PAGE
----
Yesterday morning a potent storm ended with a cooling trend. Freezing temps (32F) creeped down in elevation, and rain/snow line moved from around 3000′ the night before to ~1300′ by late morning. The most intense precipitation ended by 6am yesterday, but rain and snow showers were observed throughout the region most of the day. No measurable amount was recorded at Center Ridge weather station, but .25 € was recorded at the Turngain Pass DOT Lot. Girdwood midway station picked up ~.3 € of water late morning, which fell as a few inches of heavy wet snow at 1700′. Easterly ridge top winds were moderate, averaging in the 20-40mph becoming light by early evening. Overnight Satellite images indicate clearing skies and temps dropped to mid 20F’s 1000′ at Turnagain Pass.  

Today expect clear skies, temperatures in between 20-30F and light Northerly winds. No precipitation is expected.  

Cold and clear weather is expected over the next two days as high pressure from Siberia settles in over interior Alaska.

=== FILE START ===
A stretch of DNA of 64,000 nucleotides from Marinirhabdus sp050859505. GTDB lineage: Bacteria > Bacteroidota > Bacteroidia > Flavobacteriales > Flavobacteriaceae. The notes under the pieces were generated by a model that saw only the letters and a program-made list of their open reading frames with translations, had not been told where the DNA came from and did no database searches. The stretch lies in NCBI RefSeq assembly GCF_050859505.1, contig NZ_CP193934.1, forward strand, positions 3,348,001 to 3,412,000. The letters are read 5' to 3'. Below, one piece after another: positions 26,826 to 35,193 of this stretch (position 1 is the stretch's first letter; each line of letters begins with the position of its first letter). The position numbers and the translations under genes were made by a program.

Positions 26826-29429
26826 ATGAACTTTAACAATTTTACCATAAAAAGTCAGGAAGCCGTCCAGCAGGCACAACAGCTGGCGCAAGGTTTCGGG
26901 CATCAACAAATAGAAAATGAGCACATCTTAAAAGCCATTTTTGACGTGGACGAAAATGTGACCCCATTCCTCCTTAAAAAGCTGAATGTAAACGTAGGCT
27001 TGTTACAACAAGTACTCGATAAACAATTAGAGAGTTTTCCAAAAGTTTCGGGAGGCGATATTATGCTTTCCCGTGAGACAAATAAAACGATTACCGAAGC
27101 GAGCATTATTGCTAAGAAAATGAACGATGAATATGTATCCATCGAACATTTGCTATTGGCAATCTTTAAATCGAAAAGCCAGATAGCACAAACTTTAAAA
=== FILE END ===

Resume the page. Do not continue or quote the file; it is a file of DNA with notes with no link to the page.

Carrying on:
**Seattle Ridge weather station stopped recording wind data yesterday evening due to rime forming on the  anemometer  

PRECIPITATION 24-hour data (6am – 6am)

  Temp Avg (F) Snow (in) Water (in) Snow Depth (in)
Center Ridge (1880′) 29   0   0 56  
Summit Lake (1400′) 29   0   0   15  
Alyeska Mid (1700′) 30   3 0.3   42  

RIDGETOP 24-hour data (6am – 6am)

  Temp Avg (F) Wind Dir Wind Avg (mph) Wind Gust (mph)
Sunburst (3812′) 23   ENE   13   44  
Seattle Ridge (2400′) 27   **SE   **7   **31  
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Riding Areas
Updated Fri, May 01st, 2020

Status of riding areas across the Chugach NF is managed by the Glacier and Seward Ranger Districts, not avalanche center staff. Riding area information is posted as a public service to our users and updated based on snow depth and snow density to prevent resource damage at trailhead locations. Riding area questions contact: mailroom_r10_chugach@fs.fed.us

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Closed as of May 1. Thanks for a fun, safe season!
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This is a general backcountry avalanche advisory issued for Turnagain Arm with Turnagain Pass as the core advisory area. This advisory does not apply to highways, railroads or operating ski areas.